UNITED NATIONS: UN Secretary General Ban Ki-moon warned Tuesday of "huge challenges" in holding the November 7 presidential election run-off in Afghanistan.
"There will be huge challenges to conduct it," Ban told reporters shortly after Afghan President Hamid Karzai agreed to hold a second round of voting following the country's fraud-marred August 20 contest.
Ban said he "warmly" welcomed the statement from Karzai, who "has made it clear that the constitutional process must be fully respected.
"This process is about the future of Afghanistan and the participation of the Afghan people in their future," he stressed.
The secretary general vowed that the United Nations would do its utmost to ensure the balloting is conducted "in a free, fair, transparent and secure environment." Karzai's decision came after an independent election commission determined he fell short of the 50 percent threshold needed to avoid a run-off against his main challenger, former foreign minister Abdullah Abdullah.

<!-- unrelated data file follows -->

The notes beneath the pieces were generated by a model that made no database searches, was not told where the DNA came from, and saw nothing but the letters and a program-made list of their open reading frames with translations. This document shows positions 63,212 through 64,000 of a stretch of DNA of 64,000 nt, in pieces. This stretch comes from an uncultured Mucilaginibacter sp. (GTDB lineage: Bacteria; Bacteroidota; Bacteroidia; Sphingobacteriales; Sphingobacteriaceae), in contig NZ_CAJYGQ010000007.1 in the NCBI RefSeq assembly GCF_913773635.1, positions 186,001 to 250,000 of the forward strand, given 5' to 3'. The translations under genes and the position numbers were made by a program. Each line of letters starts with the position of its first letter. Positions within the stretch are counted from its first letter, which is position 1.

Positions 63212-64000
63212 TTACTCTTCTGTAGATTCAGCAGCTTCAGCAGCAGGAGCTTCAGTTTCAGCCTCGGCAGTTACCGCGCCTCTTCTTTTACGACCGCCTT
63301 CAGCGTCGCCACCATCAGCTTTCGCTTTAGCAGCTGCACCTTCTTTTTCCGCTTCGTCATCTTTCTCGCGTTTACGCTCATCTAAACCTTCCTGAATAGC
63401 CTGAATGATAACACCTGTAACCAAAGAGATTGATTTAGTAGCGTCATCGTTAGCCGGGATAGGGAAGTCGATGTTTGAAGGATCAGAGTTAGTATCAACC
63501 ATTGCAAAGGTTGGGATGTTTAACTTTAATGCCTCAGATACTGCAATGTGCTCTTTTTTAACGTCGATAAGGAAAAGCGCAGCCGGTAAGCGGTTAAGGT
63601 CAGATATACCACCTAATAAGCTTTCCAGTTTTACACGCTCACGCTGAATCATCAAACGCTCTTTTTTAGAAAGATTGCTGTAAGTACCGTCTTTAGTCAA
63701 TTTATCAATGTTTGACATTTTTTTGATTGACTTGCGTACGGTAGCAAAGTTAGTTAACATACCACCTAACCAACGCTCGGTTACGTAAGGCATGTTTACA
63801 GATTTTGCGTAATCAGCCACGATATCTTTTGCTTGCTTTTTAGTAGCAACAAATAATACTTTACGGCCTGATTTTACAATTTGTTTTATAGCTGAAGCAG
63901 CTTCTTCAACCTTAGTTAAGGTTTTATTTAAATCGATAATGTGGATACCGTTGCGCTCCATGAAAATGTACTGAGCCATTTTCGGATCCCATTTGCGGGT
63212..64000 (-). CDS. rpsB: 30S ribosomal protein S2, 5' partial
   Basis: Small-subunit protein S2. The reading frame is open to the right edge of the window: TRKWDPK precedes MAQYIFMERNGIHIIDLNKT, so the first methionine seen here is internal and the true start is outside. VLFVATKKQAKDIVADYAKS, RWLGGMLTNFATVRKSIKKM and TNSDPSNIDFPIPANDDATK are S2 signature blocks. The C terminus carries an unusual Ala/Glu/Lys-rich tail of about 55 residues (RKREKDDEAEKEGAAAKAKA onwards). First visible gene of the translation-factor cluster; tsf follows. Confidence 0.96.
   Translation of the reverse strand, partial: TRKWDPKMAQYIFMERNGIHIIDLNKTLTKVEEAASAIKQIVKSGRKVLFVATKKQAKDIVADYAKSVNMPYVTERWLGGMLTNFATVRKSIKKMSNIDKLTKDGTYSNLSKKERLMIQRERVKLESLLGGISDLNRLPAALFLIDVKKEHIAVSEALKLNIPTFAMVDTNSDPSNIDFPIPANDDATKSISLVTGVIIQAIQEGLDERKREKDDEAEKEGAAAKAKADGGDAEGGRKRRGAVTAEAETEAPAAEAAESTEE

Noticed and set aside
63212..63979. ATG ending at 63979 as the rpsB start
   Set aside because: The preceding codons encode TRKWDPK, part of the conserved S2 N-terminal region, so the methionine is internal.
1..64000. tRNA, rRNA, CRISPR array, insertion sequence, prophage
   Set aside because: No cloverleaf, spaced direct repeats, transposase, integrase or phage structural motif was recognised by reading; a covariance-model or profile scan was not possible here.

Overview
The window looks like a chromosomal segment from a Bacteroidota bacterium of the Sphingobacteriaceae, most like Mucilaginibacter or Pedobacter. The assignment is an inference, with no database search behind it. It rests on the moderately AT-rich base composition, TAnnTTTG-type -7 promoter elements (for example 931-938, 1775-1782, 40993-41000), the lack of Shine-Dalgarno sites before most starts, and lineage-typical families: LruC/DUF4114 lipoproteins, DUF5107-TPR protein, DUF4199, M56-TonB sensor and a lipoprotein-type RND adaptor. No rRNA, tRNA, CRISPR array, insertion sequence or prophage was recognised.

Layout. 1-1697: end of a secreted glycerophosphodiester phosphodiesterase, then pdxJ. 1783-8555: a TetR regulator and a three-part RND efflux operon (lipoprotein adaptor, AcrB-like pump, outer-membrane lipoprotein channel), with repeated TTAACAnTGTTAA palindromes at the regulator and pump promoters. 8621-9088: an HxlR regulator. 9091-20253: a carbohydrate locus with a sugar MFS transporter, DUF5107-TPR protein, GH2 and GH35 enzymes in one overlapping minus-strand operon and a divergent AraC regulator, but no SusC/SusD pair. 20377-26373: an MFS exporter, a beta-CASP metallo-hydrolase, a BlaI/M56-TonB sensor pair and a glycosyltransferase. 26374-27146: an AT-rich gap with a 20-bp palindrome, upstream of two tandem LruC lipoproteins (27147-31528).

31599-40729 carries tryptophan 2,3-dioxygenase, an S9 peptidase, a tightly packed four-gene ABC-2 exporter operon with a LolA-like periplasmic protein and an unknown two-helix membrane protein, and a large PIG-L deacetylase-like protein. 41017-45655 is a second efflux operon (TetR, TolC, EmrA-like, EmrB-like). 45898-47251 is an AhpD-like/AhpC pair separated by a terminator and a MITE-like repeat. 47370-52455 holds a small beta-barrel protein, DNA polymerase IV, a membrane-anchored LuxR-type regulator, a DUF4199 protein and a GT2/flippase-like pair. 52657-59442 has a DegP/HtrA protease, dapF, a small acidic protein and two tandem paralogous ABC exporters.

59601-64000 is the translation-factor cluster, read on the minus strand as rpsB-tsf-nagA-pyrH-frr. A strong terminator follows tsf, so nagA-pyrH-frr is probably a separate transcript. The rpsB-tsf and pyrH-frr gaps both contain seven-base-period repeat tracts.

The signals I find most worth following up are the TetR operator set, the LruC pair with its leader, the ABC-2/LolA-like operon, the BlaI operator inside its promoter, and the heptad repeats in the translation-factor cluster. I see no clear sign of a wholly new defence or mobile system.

"I also commend Dr Abdullah Abdullah for his dignified approach to the campaign as well as to the difficult post-election period," said Ban.
The move was welcomed by Afghanistan's foreign allies as an opportunity to lift the country out of political chaos and help stabilize a nation blighted by an escalating Taliban insurgency.
After initial denials from the world body, a UN-backed watchdog on Monday threw out votes from 210 polling stations, raising pressure on Afghanistan's Independent Election Commission (IEC) to hold a run-off.
The UN-backed Electoral Complaints Commission (ECC) confirmed staggering levels of fraud in the August 20 vote, declaring more than one million suspect ballots -- a quarter of the total cast.
An Afghanistan election official confirmed on Tuesday that from a preliminary tally of 55 percent, Karzai's share of the first-round vote had fallen to 49.67 percent.